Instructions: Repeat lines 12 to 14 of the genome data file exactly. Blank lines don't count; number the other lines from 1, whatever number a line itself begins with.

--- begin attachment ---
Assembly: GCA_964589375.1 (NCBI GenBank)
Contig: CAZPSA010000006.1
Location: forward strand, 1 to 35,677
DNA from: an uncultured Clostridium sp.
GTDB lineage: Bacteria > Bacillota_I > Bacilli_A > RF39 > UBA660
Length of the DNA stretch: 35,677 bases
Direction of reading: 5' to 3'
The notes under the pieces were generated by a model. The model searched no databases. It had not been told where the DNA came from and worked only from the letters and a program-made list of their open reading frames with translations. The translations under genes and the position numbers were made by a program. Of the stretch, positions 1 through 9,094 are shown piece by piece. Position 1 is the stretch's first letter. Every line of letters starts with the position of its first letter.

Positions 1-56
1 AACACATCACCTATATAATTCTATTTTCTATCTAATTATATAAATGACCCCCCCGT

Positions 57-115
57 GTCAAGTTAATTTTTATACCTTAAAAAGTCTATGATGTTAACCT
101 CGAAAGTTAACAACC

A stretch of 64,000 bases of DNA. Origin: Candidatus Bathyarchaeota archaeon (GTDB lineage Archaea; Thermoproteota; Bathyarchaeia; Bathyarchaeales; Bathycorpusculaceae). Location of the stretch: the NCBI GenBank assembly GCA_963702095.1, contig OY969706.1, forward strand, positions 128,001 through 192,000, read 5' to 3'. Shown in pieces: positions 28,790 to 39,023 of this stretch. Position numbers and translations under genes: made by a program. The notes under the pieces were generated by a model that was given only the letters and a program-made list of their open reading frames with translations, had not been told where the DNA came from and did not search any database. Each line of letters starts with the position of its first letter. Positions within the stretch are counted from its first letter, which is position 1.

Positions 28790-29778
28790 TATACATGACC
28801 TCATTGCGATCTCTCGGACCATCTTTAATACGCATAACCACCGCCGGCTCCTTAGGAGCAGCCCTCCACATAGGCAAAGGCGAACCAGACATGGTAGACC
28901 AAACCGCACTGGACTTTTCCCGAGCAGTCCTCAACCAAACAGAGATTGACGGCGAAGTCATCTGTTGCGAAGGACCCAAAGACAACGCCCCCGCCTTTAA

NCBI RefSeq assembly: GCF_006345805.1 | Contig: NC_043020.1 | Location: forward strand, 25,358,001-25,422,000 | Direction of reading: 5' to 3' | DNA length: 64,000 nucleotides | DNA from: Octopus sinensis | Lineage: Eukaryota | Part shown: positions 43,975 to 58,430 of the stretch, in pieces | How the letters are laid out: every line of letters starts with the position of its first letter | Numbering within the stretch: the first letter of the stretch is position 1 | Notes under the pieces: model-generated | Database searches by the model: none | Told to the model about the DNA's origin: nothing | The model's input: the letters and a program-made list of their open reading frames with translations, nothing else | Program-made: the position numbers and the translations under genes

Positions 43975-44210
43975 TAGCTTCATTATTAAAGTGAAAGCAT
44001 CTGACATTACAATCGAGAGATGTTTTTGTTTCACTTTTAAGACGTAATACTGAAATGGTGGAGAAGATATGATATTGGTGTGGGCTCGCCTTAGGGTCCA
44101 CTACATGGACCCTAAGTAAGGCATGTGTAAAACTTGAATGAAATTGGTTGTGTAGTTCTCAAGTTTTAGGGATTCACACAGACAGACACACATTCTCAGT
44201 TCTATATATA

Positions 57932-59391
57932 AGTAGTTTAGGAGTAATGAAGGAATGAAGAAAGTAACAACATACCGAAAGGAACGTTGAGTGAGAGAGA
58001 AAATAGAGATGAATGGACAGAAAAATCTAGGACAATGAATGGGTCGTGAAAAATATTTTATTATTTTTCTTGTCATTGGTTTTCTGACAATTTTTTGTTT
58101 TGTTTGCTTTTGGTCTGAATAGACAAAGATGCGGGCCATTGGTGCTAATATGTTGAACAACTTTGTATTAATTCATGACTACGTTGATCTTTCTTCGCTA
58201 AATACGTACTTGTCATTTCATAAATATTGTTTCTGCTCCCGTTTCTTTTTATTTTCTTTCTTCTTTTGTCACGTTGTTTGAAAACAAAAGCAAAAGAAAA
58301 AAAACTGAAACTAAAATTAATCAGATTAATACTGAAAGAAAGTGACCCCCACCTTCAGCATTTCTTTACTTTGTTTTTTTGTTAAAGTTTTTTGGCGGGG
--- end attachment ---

57 GTCAAGTTAATTTTTATACCTTAAAAAGTCTATGATGTTAACCT
101 CGAAAGTTAACAACC

A stretch of 64,000 bases of DNA. Origin: Candidatus Bathyarchaeota archaeon (GTDB lineage Archaea; Thermoproteota; Bathyarchaeia; Bathyarchaeales; Bathycorpusculaceae). Location of the stretch: the NCBI GenBank assembly GCA_963702095.1, contig OY969706.1, forward strand, positions 128,001 through 192,000, read 5' to 3'. Shown in pieces: positions 28,790 to 39,023 of this stretch. Position numbers and translations under genes: made by a program. The notes under the pieces were generated by a model that was given only the letters and a program-made list of their open reading frames with translations, had not been told where the DNA came from and did not search any database. Each line of letters starts with the position of its first letter. Positions within the stretch are counted from its first letter, which is position 1.